Precision Teaching Case Study Series Part 2 of 5: Teaching Word Lists to a Developmentally Delayed Adolescent
This is the second of a series of 5 blogs on teaching reading skills to a developmentally delayed adolescent:
- Teaching Sounds and Sound Combinations to a Developmentally Delayed Adolescent
- Teaching Word Lists to a Developmentally Delayed Adolescent
- Teaching Story Reading to a Developmentally Delayed Adolescent
- Teaching Word Meanings to a Developmentally Delayed Adolescent
- So Why Don’t Schools Use Precision Teaching???
The student is a twelve year old diagnosed as being developmentally delayed. He lives in the U.S., although his first language is not English. He was enrolled in an academic tutorial program to prepare him for school entry. His program includes language, reading (decoding), reading comprehension, math, spelling, cursive and creative writing. In the beginning, attention was focused on developing fluent language skills, basic decoding skills and counting skills as a starting point for arithmetic.
This student has had two tutors so far. His first tutor was a beginning primary elementary school teacher just about to start her first job. She taught him through June, July and part of August. His second tutor was a homeschooling mother who had successfully y homeschooled her four children.
Both tutors were trained in the Maloney Method by me using Skype, email and fax. I have yet to meet face to face with the tutors, the student or the parents involved.
The program includes:
- All three levels of the Direct Instruction Language program created by Engelmann and Osborne. (450 lessons @ approximately 20 min./lesson)
- Both levels of the ToolBox Series for Literacy and the final 2 levels of Teach Your Children To Read Well series created by Maloney, Brearley & Preece. (240 lessons @ 30 min/lesson)
- Counting Skills created by Michael Maloney (50 lessons @ 15-20 min/day)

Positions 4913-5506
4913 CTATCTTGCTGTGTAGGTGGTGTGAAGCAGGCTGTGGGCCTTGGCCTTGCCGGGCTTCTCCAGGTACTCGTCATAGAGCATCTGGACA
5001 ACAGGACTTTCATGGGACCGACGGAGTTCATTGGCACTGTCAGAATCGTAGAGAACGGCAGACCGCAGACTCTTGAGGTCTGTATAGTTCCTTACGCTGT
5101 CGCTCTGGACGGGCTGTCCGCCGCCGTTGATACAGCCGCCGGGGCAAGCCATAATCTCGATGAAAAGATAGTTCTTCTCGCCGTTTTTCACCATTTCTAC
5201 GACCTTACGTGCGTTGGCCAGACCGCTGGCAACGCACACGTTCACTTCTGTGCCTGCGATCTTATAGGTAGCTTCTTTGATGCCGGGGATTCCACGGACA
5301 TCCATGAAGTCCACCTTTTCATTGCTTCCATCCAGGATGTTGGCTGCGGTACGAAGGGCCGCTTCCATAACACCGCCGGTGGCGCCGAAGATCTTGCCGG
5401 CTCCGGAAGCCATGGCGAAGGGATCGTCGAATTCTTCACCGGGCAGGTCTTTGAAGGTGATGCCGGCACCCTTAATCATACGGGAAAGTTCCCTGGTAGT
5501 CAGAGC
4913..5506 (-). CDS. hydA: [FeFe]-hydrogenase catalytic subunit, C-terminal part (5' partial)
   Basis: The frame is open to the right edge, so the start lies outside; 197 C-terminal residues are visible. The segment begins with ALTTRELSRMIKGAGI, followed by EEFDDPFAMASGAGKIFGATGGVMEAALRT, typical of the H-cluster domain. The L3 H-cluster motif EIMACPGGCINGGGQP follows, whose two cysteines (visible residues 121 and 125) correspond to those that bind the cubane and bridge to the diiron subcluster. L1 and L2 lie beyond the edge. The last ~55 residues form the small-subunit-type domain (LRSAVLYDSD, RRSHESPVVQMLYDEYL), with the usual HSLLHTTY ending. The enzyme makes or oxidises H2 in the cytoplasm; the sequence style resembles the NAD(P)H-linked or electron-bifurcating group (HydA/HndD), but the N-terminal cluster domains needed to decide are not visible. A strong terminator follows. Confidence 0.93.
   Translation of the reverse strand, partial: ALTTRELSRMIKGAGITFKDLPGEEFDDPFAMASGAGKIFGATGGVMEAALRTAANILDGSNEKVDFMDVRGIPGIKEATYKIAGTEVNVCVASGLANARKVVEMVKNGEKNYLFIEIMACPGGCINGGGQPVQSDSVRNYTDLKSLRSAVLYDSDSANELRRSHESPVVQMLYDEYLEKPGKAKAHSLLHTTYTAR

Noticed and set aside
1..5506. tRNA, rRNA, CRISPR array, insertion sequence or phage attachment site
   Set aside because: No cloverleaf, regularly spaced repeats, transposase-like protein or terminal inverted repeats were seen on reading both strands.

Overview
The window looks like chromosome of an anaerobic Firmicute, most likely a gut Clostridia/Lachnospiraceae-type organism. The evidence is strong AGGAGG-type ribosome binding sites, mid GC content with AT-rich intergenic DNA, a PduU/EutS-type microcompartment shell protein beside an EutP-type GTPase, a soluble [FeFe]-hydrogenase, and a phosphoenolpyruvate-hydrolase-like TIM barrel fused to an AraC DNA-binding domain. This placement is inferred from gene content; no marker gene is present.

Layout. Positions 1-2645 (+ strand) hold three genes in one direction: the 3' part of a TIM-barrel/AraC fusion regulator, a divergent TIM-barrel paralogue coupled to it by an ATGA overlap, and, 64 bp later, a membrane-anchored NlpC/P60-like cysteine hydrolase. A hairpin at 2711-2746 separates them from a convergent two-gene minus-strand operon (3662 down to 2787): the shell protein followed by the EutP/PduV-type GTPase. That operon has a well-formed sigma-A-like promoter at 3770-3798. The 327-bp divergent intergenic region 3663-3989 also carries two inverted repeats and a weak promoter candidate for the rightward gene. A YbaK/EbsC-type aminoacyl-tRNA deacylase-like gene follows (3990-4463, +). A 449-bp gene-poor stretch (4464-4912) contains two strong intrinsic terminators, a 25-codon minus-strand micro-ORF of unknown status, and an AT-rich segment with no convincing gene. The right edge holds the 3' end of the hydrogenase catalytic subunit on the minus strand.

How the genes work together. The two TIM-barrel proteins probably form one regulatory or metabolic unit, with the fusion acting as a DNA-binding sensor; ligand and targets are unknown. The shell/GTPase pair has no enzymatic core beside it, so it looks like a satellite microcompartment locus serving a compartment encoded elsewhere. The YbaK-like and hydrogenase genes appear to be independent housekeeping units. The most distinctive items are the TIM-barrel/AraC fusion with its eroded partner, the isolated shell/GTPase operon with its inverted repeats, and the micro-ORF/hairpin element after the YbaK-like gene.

- All 8 modules of the Corrective Mathematics program created by Engelmann and Silbert (500 lessons @ 30 minutes /lesson)
- Corrective Spelling through Morphographs created by Engelmann and Dixon (140 lessons @ 30 min./lesson)
- All 4 levels of the Corrective Reading (Comprehension) Series created by Engelmann and Carnine (335 lessons @ 30 minutes /lesson)
- Quickwrite for creating a creative story draft in 8 minutes (daily lessons).
Since June, this student has completed:
- All 450 lessons of the Distar Language programs
- All 50 lessons of the Counting Skills program.
- All 120 lessons of the Toolbox Series for Literacy.
- 130 lessons of the Addition and Subtraction modules of Corrective Mathematics
He is about to begin
- The Multiplication module of Corrective Mathematics
- The Level A Corrective Reading Comprehension program.
- The Level 3 Teach Your Children to Read Well program.
The Measurement Process
At the end of each lesson the student does a series of timed measurements. Four of these measurements relate to his decoding skills, These fluency checks test the student’s fluency with:
- Sounds and sound combinations up to and including that lesson.
- Word lists of words taught to that point in the program.
- Story reading of a story constructed completely of words taught in the program to this point.
- Vocabulary meanings of words already learned.
The Standard Celeration Chart Data
The second set of data describes the fluency checks for words in a list. Beginning with Lesson 6, the student does a 30 second fluency check on words taught to that point in the program. A new fluency check is introduced after each block of 5 lessons. The new fluency check will contain all of the phonetically regular and irregular words of the last five lessons plus a random sample of all previously taught words. There are 11 fluency checks for words in the first level of the Toolbox Series for Literacy
To move to the next fluency check, the student must correctly identify 30 -40 words in 30 seconds while making 2 or fewer errors. The chart provides the scores for each attempt and the total number of days for the student to complete the 60 lesson program with fluent performances on all words in the lists.
Below the chart are copies of the actual fluency checks from Fluency Check #1 and Fluency Check #11, the final measure. You can see the changes in the degree of complexity that occurs between the first and the last fluency check. The words in the first fluency check may be repeated. The words in the final fluency check are more difficult and are not repeated.
This student completed all 60 lessons of the program in 9 weeks, usually working for three hours, 4-5 times per week. Approximately one hour of each session was dedicated to reading. He reached levels of fluent performance on a growing group of words during period of forty hours of instruction. By Lesson 60, he had mastered all of the word lists to levels of fluency
In the next installment, I will present K’s data for story reading. The materials used in this case study are available on this website. Free training on the system and the first 10 lessons of each of the levels of reading program are available for free.